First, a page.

28 Technical Skill Taskforce [National Initiative] In process is the development of a master plan for technical skill assessments. A vision for a national assessment system comprising of a test item bank has been drafted by a small task force. This will be reviewed by a group of state CTE directors and a survey of all states. States and test developers will be convened in March/April and a feasibility and design report composed thereafter.

29 Validity and Reliability Checklist Taskforce [National] To develop a checklist for use by OVAE staff when reviewing accountability portion of state plans. This will enable them to relay better information to policy staff, who determines whether to accept the plan as is. The members strongly recommended that a product be developed by the taskforce that states can use. Checklist should be different for secondary and postsecondary

30 2P1: Credential, Certificate, or Diploma Number of CTE concentrators who received an industry- recognized credential, a certificate, or a degree and left postsecondary education during the reporting year.

31 A leaver is defined as a student who is no longer enrolled in any postsecondary institution. Students who are no longer enrolled at your institution should be counted as retained only if you can verify the students enrollment at any other postsecondary institution 2P1: Credential, Certificate, or Diploma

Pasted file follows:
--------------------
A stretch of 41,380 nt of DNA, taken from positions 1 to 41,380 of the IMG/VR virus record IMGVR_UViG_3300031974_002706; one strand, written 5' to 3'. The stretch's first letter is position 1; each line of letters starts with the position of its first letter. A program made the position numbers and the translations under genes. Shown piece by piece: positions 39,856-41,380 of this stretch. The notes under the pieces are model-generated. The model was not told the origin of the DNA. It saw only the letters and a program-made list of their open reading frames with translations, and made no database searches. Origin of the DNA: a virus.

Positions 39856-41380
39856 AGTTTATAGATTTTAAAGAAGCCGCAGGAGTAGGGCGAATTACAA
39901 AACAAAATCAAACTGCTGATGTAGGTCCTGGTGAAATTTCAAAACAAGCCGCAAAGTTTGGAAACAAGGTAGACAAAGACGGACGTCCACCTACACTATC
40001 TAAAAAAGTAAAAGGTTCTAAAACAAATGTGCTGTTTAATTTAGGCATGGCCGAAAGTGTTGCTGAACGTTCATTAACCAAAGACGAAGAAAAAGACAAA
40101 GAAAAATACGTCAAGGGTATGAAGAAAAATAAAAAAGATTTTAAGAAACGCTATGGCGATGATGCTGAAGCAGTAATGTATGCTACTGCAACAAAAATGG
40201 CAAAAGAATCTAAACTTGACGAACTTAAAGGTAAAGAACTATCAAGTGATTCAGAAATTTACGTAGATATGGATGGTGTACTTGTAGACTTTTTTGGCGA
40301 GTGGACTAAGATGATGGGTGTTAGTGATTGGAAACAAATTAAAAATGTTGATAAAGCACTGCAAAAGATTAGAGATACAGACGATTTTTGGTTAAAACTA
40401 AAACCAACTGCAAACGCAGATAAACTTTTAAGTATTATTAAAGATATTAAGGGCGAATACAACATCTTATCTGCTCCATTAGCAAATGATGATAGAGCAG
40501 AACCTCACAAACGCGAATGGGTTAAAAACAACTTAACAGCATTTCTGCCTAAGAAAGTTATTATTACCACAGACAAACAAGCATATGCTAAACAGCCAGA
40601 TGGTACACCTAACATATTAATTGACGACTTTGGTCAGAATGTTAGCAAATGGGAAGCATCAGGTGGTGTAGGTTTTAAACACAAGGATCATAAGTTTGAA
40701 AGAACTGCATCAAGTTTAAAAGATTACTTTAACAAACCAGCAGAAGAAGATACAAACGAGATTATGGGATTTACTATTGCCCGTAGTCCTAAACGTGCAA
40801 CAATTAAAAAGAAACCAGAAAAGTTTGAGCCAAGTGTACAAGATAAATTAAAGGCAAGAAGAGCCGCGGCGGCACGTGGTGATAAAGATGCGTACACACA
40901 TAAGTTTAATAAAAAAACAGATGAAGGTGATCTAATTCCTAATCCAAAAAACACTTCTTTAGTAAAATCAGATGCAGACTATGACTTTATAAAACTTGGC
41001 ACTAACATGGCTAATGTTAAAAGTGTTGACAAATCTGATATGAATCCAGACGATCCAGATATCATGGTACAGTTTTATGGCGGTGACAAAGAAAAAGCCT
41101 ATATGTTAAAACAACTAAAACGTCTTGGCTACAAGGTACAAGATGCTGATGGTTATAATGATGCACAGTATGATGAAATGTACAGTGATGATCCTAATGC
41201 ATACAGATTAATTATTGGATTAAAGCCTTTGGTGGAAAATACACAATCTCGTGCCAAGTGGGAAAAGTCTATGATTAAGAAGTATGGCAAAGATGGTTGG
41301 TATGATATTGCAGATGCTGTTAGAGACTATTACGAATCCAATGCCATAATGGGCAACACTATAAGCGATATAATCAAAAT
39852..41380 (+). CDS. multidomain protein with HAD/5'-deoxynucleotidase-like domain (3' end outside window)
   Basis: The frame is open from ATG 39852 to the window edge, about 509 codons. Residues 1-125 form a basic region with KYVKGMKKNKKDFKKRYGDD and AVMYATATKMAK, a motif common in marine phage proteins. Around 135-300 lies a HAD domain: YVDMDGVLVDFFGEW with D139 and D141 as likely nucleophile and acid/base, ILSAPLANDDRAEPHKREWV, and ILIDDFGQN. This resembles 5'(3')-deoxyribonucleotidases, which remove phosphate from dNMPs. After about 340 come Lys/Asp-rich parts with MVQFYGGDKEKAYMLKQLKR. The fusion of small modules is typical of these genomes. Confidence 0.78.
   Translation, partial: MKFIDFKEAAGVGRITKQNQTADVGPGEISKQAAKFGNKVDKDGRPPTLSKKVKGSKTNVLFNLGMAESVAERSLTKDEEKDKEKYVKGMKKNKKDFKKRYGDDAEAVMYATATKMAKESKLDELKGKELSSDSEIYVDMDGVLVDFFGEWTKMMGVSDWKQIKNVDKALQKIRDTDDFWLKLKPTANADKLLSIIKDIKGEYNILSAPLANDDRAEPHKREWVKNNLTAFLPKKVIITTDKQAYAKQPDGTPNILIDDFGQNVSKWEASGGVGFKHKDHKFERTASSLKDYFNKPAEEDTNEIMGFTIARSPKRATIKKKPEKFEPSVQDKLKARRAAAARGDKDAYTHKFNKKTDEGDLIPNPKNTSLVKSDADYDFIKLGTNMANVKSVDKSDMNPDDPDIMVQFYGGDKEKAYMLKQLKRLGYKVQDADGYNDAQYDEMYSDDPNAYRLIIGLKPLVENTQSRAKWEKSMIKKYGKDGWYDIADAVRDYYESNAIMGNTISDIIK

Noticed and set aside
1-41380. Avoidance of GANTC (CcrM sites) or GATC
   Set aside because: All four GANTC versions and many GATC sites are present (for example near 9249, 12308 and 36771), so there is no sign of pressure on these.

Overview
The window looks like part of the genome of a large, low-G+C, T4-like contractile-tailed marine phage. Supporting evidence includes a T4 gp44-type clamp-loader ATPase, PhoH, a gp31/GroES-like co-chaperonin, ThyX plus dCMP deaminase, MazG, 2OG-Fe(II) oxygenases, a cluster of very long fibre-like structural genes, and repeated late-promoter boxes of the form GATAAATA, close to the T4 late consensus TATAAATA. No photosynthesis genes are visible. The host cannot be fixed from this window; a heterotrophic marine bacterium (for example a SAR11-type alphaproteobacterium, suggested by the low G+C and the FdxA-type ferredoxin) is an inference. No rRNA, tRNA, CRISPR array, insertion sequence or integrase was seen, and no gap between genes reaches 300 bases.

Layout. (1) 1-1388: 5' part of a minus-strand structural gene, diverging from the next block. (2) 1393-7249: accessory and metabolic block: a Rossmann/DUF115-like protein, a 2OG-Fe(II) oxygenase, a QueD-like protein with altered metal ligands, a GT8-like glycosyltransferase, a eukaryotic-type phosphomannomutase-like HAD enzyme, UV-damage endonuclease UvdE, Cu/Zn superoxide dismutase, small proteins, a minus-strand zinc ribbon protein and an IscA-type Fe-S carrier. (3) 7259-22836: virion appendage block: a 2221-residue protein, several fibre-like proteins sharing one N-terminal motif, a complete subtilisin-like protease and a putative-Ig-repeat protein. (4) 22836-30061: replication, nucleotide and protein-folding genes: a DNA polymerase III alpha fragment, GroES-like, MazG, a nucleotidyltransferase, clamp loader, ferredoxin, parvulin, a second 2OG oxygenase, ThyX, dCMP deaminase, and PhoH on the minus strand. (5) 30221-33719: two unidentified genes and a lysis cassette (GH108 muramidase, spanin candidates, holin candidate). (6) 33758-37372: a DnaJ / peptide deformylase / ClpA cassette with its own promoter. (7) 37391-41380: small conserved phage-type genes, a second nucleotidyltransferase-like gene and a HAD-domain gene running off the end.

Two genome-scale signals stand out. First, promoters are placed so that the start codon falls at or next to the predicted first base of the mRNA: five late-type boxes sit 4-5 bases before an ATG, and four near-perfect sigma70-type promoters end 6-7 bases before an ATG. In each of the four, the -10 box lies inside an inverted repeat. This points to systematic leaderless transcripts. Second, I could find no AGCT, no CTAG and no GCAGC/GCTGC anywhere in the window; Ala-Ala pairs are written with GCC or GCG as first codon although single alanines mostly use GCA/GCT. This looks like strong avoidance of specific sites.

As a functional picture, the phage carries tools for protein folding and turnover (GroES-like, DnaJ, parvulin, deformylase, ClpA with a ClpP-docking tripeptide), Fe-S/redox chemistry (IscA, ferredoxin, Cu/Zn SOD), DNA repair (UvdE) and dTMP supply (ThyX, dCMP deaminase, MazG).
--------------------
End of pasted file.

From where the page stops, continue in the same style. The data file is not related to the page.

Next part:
32 Students who did not receive an award (i.e., certificate or degree) from your college, but did receive an industry-recognized credential can be counted if data are available directly from the credentialing entity.

33 3P1: Student Retention or Transfer Percent of CTE concentrators who remained enrolled in their original postsecondary institution or transferred to another 2- or 4-year postsecondary institution but did not earn an industry-recognized credential, a certificate, or a degree in the previous reporting year.

34 4P1: Student Placement Number/Percent of CTE concentrators who were in the 2nd quarter following the program year in which they left postsecondary education placed or retained in employment military service or apprenticeship programs

35 4P1: Student Placement Do not include award recipients or other CTE concentrators who are still enrolled at your institution, in another postsecondary institution as identified by a student tracking service, or in another postsecondary institution as indicated by survey responses. Do not include students identified as leavers who indicate via survey responses that they are not employed and are not seeking employment.

36 5P1: Nontraditional Participation Percent of CTE participants from underrepresented gender groups who participated (were enrolled) in a program that leads to employment in nontraditional fields during the reporting year.

37 5P2: Nontraditional Completion Number/Percent of CTE concentrators from underrepresented gender groups who completed a program that leads to employment in nontraditional fields during the reporting year.

38 Non-Traditional Programs Listing put together by NAPE (National Alliance for Partnerships in Equity) Will remain stable for the entire period of the legislation